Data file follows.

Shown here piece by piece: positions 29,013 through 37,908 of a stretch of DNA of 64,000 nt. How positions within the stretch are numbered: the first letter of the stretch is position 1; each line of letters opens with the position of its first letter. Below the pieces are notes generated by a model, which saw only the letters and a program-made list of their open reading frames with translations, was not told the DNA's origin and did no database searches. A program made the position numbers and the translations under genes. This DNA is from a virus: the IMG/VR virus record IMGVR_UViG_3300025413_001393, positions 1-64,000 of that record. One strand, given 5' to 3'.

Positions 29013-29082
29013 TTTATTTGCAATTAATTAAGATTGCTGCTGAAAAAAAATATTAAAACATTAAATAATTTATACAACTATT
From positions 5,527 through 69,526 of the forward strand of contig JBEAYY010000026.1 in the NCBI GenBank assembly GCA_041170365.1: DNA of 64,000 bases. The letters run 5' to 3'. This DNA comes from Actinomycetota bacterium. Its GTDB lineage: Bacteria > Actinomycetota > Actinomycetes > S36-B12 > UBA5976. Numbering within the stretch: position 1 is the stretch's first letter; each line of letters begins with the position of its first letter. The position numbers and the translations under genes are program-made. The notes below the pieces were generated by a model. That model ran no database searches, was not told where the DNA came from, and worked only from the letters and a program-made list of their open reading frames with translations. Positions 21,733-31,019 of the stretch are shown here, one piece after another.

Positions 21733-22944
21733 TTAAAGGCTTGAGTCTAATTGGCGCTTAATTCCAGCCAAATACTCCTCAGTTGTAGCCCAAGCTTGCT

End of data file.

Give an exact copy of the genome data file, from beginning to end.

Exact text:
Shown here piece by piece: positions 29,013 through 37,908 of a stretch of DNA of 64,000 nt. How positions within the stretch are numbered: the first letter of the stretch is position 1; each line of letters opens with the position of its first letter. Below the pieces are notes generated by a model, which saw only the letters and a program-made list of their open reading frames with translations, was not told the DNA's origin and did no database searches. A program made the position numbers and the translations under genes. This DNA is from a virus: the IMG/VR virus record IMGVR_UViG_3300025413_001393, positions 1-64,000 of that record. One strand, given 5' to 3'.

Positions 29013-29082
29013 TTTATTTGCAATTAATTAAGATTGCTGCTGAAAAAAAATATTAAAACATTAAATAATTTATACAACTATT
From positions 5,527 through 69,526 of the forward strand of contig JBEAYY010000026.1 in the NCBI GenBank assembly GCA_041170365.1: DNA of 64,000 bases. The letters run 5' to 3'. This DNA comes from Actinomycetota bacterium. Its GTDB lineage: Bacteria > Actinomycetota > Actinomycetes > S36-B12 > UBA5976. Numbering within the stretch: position 1 is the stretch's first letter; each line of letters begins with the position of its first letter. The position numbers and the translations under genes are program-made. The notes below the pieces were generated by a model. That model ran no database searches, was not told where the DNA came from, and worked only from the letters and a program-made list of their open reading frames with translations. Positions 21,733-31,019 of the stretch are shown here, one piece after another.

Positions 21733-22944
21733 TTAAAGGCTTGAGTCTAATTGGCGCTTAATTCCAGCCAAATACTCCTCAGTTGTAGCCCAAGCTTGCT